Waterpik: A Personal Review
A Closer Look at the Waterpik
After using the Waterpik WaterFlosser Ultra, I decided I wanted to provide a review of it for others who might be considering it for themselves.
While I have been diligent about brushing my teeth at least twice a day and flossing with dental floss at least daily, visits to my dentist in the past couple of years indicated that my regime wasn't working. I was showing clear signs of gingivitis. My gums were beginning to recede and I was starting to even develop some bone loss around my lower molars.
The dental hygenist suggested that I try using a Waterpik for flossing. She indicated that it tended to be more thorough at removing plaque causing food as well as the harmful bacteria that forms and that it would even go further below the gum line than what I could do with dental floss. It was suggested that I try a model that inculded a "Pik Pocket Tip" which would do the best job of getting deep below the gumline.
Later, I purchased the Waterpik Waterflosser Ultra.
So Why Does It Matter?
Millions of people avoid flossing altogther. Others, like me, floss but don't do an effective job. Some have other factors that make it very difficult to avoid developing problems with plaque (and eventually tartar) formation on their teeth, decay, and gum disease despite their best efforts. Braces and dental work itself can present problems.
My problem was gingivitis which is an inflammation of the gums, it's a problem that a majority of people have to some degree. It's not terribly serious in some cases, but can advance into a more serious form of gum disease known as periodontitis and tooth loss.
However, the problems extend beyond dental health to your overall health. Research indicates that periodontitis has been linked to increased risk of heart attack, stroke, or lung disease. It's even been linked to diabetes and Alzheimer's disease. You can learn more about this by reviewing this article and supporting documentation.
An Overview of My Experience
The Waterpik Water Flosser Ultra comes with tips. The Plaque Seeker tip is particularly useful for areas that are hard to reach such as implants, crowns, bridges, and veneers. There is also a tooth brush tip for brushing and flossing at the same time, an otrhodontic tip for people with braces, a tongue cleaner, a jet tip, and the Pik Pocket tip for going deeper, especially for people with periodontal pockets.
The tips store in a case that forms the top of the water tank on this Waterpik unit. The only flaw I found, is that the case has slots for 4 tips. A 5th tip is presumably attached to the handle at any time, but that leaves the 6th tip with no home for storage.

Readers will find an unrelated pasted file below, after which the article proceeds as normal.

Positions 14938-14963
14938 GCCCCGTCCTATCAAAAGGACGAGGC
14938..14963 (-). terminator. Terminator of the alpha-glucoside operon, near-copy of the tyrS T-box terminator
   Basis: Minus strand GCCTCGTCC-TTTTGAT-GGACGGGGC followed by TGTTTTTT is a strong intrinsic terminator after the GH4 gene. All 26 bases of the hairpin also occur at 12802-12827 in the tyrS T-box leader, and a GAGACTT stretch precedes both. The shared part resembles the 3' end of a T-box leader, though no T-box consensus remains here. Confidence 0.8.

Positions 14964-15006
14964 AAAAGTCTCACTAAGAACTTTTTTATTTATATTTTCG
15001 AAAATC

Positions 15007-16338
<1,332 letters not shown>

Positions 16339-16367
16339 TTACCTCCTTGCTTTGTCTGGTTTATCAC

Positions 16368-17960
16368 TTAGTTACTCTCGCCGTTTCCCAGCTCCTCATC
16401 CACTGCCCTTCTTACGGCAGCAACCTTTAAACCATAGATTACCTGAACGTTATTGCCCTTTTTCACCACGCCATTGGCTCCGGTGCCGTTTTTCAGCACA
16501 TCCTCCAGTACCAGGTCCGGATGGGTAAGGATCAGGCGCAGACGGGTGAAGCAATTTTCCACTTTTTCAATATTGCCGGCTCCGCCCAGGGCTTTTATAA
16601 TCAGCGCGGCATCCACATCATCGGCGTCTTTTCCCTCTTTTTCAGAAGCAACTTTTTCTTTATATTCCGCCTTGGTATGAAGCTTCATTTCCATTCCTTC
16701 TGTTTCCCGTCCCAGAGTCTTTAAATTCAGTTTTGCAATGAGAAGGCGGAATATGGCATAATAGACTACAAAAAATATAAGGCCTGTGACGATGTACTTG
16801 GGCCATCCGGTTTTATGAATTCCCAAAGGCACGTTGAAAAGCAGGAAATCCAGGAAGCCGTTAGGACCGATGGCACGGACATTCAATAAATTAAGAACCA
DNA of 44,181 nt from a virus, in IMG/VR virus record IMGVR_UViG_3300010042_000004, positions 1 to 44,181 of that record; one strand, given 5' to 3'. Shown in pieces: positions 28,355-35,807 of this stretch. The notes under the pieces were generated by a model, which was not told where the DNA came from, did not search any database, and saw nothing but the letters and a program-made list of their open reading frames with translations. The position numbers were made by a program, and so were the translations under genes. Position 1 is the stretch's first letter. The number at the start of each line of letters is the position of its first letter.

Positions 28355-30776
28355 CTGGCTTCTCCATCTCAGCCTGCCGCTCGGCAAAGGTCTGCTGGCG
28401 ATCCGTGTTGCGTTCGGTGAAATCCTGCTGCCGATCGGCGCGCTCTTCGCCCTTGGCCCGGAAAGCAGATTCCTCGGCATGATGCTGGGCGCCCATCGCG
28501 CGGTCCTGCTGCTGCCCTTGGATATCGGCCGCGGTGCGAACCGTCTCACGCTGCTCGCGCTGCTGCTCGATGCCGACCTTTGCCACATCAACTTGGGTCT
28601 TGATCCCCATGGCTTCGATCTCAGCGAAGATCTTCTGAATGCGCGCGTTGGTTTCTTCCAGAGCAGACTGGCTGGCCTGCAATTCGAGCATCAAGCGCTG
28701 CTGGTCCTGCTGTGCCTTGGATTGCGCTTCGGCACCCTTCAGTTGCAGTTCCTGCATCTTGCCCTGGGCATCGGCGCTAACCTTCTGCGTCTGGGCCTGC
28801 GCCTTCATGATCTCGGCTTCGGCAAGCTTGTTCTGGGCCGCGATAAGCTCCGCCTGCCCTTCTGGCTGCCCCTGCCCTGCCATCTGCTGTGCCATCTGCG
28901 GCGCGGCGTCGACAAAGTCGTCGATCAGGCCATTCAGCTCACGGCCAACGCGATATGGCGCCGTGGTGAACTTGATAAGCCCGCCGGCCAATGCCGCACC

The unit delivers a stream of water that pulsates. The strength of the water stream can be varied by adjusting a dial on the front of the unit. There are 10 levels. Most new users should opt for level 1 until they feel they can or want to up the pressure.
The Waterpik WaterFlosser Ultra does seem to be quite stable, well built, and has no leaks. It has a clean attractive look which means you won't mind leaving it set out on the counter.
This unit is however for home use, not for travel. There are portable Waterpik flossers, but this isn't really one of them. It's approximately 5 1/2" wide and 7 1/2" tall.
Ease of Set Up and Use
I'm not a mechanical person, but I didn't really need the instructions to set up the Waterpik. There is no assembly required. There is a quick start card in addition to a full instruction manual. Users just need to remove the lid/tip storage section, remove and fill the tank with warm water, replace it on the unit, and reattach the lid. The tip is then selected, inserted into the handle, the unit plugged in, and it's ready to use.
The device has two buttons on the handle. One is a small button that is to be depressed when removing a tip. The other is a large concave button that falls naturally where your thumb rests as you grip the handle. It is the pause button which stops the water stream when desired.
The unit itself has only an on/off switch and a dial that allows you to select the water pressure. I find all of the controls to be easy to operate even during the task of flossing.
Performance and Effectiveness